The Australian government wants to suspend welfare payments to unemployed young people who fail to turn up for mandatory training sessions.
The belief is that this will help to tackle persistently high levels of youth unemployment. The rate is around 12% nationally, and up to 28% in some communities.
The proposal includes introducing arbitrary waiting times of around a month before young people can receive unemployment benefits, and having the option to suspend payments for those who don’t turn up for back-to-work training.
This policy proposal, however, is unhelpful and out of step with the evidence about the nature of contemporary youth unemployment. And if it’s implemented, it’s likely to aggravate the poverty that young unemployed people already experience, with no benefit to themselves or their communities.
Youth unemployment is not a problem within young people themselves, but is a structural feature of our economy.
High youth unemployment is a global phenomenon, and countries such as Australia have seen elevated levels of youth unemployment for decades.
Young people are particularly vulnerable to changes in the national and global economy. In Australia, high youth unemployment emerged as the economy shifted from one based on manufacturing to one based on services. This eliminated the need for large, relatively low-skilled labour forces, and with it a key source of employment for many working-class youth.
Young people most affected
Youth unemployment is disproportionately experienced by young people who come from disadvantaged family or community backgrounds.
Aggregate levels of youth unemployment hide what recent research has called “youth unemployment hotspots”, or particular communities, often in regional areas, in which youth unemployment is particularly high.
These hotspots are those in which traditional local industries have declined in economic significance – or have reorganised in such a way as to no longer require large labour forces – and in which there has not been sufficient investment in local industries to provide jobs.
This is an international phenomenon. Youth unemployment is related to inequality and poverty, as well as shifts in the social and economic fabric of our society.
Game of snakes and ladders
It is for this reason that carrot-and-stick approaches to unemployment have a poor track record internationally. Such policies often result in what UK research describes as a game of snakes and ladders in which young people cycle in and out of short-term training schemes, casual employment and periods of unemployment.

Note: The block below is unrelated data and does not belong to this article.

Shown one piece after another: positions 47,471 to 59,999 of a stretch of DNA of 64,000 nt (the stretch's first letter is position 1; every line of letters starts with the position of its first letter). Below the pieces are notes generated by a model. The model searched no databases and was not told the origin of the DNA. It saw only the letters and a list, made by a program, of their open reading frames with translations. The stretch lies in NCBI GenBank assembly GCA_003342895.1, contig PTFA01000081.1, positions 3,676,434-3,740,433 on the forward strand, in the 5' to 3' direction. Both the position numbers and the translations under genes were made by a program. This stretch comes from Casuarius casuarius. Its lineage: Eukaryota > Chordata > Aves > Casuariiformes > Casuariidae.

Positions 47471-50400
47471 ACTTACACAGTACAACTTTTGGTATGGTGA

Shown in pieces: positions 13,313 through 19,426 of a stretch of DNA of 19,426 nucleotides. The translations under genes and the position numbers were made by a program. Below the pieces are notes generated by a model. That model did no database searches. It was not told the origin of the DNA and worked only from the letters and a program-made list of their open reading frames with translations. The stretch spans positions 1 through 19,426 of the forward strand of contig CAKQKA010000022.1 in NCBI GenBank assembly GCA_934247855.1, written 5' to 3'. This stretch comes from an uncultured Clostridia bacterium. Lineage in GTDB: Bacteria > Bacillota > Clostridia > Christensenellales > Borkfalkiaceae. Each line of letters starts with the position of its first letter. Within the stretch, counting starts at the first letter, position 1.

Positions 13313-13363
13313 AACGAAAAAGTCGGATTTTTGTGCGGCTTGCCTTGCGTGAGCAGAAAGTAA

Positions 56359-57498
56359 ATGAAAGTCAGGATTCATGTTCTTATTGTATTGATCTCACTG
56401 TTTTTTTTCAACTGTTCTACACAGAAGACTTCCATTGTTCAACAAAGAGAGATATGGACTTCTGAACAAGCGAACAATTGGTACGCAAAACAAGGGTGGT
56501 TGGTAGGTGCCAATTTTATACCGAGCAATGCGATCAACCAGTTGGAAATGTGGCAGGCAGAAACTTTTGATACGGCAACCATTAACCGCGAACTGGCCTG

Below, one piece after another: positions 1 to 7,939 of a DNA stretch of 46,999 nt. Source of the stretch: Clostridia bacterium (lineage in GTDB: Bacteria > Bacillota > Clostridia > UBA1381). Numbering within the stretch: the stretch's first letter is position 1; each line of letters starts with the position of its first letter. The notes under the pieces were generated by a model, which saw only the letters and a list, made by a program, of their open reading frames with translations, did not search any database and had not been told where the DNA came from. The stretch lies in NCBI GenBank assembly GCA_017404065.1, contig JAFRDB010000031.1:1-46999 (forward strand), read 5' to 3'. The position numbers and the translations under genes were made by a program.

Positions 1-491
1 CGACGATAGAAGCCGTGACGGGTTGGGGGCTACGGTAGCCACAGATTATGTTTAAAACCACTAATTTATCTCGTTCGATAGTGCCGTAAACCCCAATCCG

Since, as recognised by the OECD, youth unemployment is a problem of demand (ie, a lack of jobs), these initiatives merely punish those young people who are most vulnerable to poverty.
Training programs not well recongised
Training schemes associated with receipt of welfare benefits, and “work for the dole” schemes more generally, are not always recognised as meaningful qualifications in the labour market. Young people themselves often experience such schemes as demeaning “busy work”.
The proposed arbitrary waiting period for unemployment benefits is particularly worrying, since it will place young people who can’t get material support from their families at risk of further marginalisation and homelessness.
It is important to note that while post-compulsory educational qualifications are a critical factor in young people’s labour market experiences, calls to restrict young people’s access to welfare come at a time when government provision of education and training to young people is under threat.
The federal government has recently curtailed efforts to reduce the inequalities in educational funding to schools by abandoning the Gonski reforms proposed by previous governments. TAFE funding is being put in jeopardy in New South Wales – a state that is home to some of the most significant youth unemployment hotspots (such as the Hunter Valley). These changes are unlikely to assist young people to find fulfilling work.
Contemporary economies are now growing while simultaneously failing to create employment for many.
There must be a commitment to creating meaningful jobs in communities that are hard hit by youth unemployment. This will require significant government investment, as well as critical reflection on the nature and social purpose of work itself in a society where many are increasingly positioned as surplus to the requirements of our economy.
Authors: David Farrugia, Lecturer, School of Humanities and Social Science, University of Newcastle